A railroad failed to reasonably accommodate a hearing-impaired conductor who was terminated, a federal appeals court said Monday, in reversing a lower court decision and reinstating his claim for disability.
Mark Mlsna, who had experienced hearing loss since his youth was hired by Omaha-based Union Pacific Railroad Co. 2006, when he had used hearing aids for more than ten years, according to the decision of the 7th American Circuit Court of Appeals in Chicago Mark Mlsna v. Union Pacific Railroad Co.
In 2012, the Federal Railroad Administration implemented rules to ensure that leaders had hearing sharpness and to confirm that railways adequately protected and preserved the hearing of their workers.
Mr. The devices were tested both with hearing aids and without the use of a reinforced hearing protection device called "Pro Ears-Gold", the decision said.
Mr. Mlsna did not pass the test without his hearing aids and without hearing protection, nor did he pass the audiological test with Pro-Ears-Gold. Rather, he only passed when he relied on his hearing aids without additional hearing protection.
Mr. Mlsna suggested that he use a special custom hearing protection device, but Union Pacific rejected the proposal because the device did not have a factory-issued or laboratory-tested noise-reducing rating under the Federal Regulation. The railway refused to certify Mr Mlsna as leader and his employment was terminated.
Mr. The plaintiffs filed a lawsuit in the U.S. District Court in Madison, Wisconsin, alleging violations of the Disability Act. The district court granted the summary judgment on the railway which dismissed the case and ruled that Mlsna had "failed to gather sufficient evidence for a reasonable jury to conclude that he could perform the essential functions" in his job with a reasonable adjustment. was heard by a unanimous panel of three judges for appeal. The parties did not question Mr Mlsna had the necessary background experience and knowledge to work as a train conductor, that his hearing impairment is a qualified disability according to the ADA, nor that his disability was the reason why he was not certified, the decision said.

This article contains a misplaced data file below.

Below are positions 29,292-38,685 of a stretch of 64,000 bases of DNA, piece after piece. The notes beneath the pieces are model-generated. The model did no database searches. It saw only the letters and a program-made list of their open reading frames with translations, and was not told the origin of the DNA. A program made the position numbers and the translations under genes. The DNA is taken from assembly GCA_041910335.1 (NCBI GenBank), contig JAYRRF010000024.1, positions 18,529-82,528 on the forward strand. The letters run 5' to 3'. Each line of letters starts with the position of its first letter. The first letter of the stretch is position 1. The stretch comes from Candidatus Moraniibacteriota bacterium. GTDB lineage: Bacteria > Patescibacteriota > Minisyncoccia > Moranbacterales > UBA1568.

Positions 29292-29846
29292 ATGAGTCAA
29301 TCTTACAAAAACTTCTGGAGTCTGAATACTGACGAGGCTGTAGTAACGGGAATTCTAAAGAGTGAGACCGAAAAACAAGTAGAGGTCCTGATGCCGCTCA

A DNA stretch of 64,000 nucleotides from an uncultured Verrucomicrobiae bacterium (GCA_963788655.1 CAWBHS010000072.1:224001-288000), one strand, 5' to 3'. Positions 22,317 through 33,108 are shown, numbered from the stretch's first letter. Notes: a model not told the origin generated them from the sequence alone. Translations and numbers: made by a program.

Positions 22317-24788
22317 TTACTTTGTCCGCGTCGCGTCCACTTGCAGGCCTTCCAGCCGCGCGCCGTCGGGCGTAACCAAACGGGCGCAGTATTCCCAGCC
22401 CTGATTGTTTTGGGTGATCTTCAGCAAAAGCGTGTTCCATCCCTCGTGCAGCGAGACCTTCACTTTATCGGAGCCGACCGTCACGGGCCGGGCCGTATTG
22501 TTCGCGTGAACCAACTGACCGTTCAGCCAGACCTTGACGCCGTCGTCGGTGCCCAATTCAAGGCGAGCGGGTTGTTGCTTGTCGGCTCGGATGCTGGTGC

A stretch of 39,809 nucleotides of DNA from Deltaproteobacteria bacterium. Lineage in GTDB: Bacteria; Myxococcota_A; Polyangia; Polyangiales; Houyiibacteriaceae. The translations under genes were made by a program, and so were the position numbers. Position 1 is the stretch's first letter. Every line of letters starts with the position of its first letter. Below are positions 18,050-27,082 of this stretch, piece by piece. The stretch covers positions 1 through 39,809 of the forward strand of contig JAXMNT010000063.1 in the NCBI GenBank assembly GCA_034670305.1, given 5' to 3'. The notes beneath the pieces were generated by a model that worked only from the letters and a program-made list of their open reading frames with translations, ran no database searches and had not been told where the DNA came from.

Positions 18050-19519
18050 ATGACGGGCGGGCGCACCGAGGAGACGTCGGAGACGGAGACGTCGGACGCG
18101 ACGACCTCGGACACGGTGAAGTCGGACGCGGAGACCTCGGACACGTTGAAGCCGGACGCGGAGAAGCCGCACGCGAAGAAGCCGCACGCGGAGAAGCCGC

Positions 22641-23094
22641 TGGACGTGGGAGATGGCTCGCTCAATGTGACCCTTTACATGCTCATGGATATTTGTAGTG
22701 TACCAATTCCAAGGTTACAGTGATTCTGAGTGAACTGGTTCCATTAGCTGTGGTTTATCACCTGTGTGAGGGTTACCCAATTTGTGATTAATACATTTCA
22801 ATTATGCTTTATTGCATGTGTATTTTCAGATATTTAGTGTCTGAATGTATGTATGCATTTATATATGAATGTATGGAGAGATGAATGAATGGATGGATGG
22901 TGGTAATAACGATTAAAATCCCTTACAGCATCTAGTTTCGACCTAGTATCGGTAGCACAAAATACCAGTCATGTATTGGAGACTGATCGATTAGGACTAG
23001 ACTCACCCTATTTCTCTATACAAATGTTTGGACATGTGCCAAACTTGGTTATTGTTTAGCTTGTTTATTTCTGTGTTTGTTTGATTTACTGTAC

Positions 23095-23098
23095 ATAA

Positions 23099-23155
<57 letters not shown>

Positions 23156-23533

"The dispute is whether Mlsna can perform the essential functions of the position of train conductor with or without reasonable accommodation," it said. which also meets the requirements of the hearing protection regulation, "said the decision.
" There is no lack of equipment but published noise reduction rates that can be considered as possible accommodation for Mlsna's disabilities, regardless of whether it is the one he proposed. or others, it said.
“The document reveals another factual question on this point. Union Pacific told Mlsna that it conducted a "comprehensive search" for adaptable devices, but the discovery showed that no such search occurred, "the decision states.
" Because there are real factual questions about whether Union Pacific reasonably accommodates Mlsna's hearing. disability, Union Pacific should not have received a summary judgment, "said the decision in reconsideration of the case for further proceedings.
The plaintiff's attorney, Adam Hansen, of Apollo Law LLC in Minneapolis, said in a statement," Disabled Americans can contribute in the workplace just like everyone else. That was the message and promise of Congress as it passed the ADA. We are pleased that the Seventh Circuit recognized that principle when it confirmed Mr Mlsna's statement.
Railway lawyers did not respond to a request for comment.